Department of English and Comparative Literary Studies
EN265 The Global Novel
Assessed Essay Topics
Your essay should be submitted via Tabula not later than 12 noon on Tuesday 13th January 2015.
The following topics are suggestions. You may modify them, or devise one of your own, but should do so only in consultation with your seminar tutor.
While you may range as widely as you like in world fiction, not necessarily confining yourself to books studied on the module, you should make detailed reference to at least two of the set texts.* (If you are doing 50/50, material used in the essay must not be substantially repeated in the examination.
* Unless you decide to do question 11.
1. “Arising within a transcultural context, a local, or national literature must negotiate a double bind: the new influences that can help shape a people’s traditions also brings them the threat of the local culture’s absorption into a broader milieu.”
David Damrosch, ‘Global Regionalism’. Does this statement ring true in your reading of global novels?
2. Is the local completely transformed by the influences and forces of the global in the Global Novel?
3. In what sense is “the foreign” a significant feature of the global novel?
4. Examine the figure of the migrant or refugee or travelling figure in at least two novels we have read.
5. In what ways do objects signify globalisation (or, if you wish a resistance to that process) in the novels we have covered in Term One?
6. On the whole, is globalisation a largely problematic phenomenon in the texts we have read in the first term?
7. “We were become a part of the great web of commercial reciprocities, and felt in our corner and extremity, every touch or stir that was made on any part of the texture. The consequence of this I have now to relate.” (Annals of the Parish, Chapter XLIX) Make a reading of Global Novel texts using this statement as your platform. (You do not need to write on Galt’s novel).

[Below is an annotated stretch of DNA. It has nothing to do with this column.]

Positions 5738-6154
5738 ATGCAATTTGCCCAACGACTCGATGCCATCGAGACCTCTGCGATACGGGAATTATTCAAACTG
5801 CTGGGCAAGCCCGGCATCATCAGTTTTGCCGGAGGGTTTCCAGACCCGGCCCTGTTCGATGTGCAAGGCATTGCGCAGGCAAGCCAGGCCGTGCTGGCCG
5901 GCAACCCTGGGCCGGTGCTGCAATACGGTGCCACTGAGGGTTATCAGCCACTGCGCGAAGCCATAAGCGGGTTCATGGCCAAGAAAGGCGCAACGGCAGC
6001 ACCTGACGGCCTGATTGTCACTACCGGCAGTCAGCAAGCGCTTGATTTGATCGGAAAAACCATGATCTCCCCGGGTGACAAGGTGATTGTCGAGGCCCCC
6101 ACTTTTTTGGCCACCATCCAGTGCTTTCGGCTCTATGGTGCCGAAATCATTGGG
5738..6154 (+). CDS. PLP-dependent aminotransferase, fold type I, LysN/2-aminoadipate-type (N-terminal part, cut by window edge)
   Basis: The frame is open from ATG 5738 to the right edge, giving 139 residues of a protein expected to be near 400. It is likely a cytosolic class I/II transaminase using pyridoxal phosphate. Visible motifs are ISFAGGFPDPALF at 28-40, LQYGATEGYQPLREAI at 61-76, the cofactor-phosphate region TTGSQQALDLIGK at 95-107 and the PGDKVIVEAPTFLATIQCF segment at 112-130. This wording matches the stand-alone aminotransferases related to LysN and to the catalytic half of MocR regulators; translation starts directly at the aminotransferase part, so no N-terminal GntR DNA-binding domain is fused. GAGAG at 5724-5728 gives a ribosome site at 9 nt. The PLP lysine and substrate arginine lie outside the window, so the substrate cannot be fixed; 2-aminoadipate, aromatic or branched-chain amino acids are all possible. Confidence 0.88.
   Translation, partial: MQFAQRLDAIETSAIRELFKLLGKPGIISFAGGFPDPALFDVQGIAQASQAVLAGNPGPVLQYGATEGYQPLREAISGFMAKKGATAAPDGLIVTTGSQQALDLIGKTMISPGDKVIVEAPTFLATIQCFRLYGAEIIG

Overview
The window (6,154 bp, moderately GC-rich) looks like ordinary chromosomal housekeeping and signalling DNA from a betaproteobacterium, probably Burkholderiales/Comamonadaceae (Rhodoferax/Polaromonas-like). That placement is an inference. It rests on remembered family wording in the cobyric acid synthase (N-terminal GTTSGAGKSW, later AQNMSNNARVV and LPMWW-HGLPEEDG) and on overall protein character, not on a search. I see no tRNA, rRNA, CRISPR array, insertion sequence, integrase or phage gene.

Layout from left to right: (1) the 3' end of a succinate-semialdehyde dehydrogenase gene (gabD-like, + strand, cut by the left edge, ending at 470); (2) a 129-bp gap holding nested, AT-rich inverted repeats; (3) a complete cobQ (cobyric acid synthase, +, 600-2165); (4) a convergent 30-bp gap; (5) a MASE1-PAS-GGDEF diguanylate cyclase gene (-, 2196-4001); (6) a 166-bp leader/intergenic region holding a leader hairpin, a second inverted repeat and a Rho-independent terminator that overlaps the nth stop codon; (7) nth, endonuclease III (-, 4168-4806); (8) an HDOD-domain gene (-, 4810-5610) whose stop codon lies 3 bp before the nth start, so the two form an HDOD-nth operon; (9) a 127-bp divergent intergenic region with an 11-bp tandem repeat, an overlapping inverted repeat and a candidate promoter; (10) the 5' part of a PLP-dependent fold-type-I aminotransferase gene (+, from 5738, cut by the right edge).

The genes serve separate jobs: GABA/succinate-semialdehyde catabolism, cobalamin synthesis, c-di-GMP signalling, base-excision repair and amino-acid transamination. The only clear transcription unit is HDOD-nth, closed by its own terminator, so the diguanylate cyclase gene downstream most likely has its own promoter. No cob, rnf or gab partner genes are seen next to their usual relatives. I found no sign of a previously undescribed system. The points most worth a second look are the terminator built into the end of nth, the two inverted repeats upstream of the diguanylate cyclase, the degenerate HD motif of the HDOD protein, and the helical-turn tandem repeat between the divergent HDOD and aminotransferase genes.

8. How and/or why is “domestic life” a fundamental issue in Term One texts?
9. Outline ways in which the “global” element in novels is expressed in their narrative (or any other formal) techniques.
10. In what ways can we read the novelisation of the global as actually registering the wide and long process of capitalist modernity?
11. Make a case for the inclusion of a novel you have read that is not on the syllabus. Your essay must refer to at least one set text by way of comparison and fit the rubric of term one
12. Write an essay on the importance of one of the following in Term one texts: magic; Imperialism; evil; religion; myth and/or legend; isolation; uneven development transport; the capitalist firm; urban and/or rural space; technology; memory; storytelling; the family; natural resources.
13. Some critics argue that the globalisation of the novel is something distinct from the story of globalisation in the novel. Referring to at least two texts from Term One, write an essay on the terms of their situation as “global” novels in that first sense (i.e. with primary reference to features such as audience, circulation, media, marketing, reception, etc.)
14. Why is “non-contemporaneity” a repeated feature across Global novels?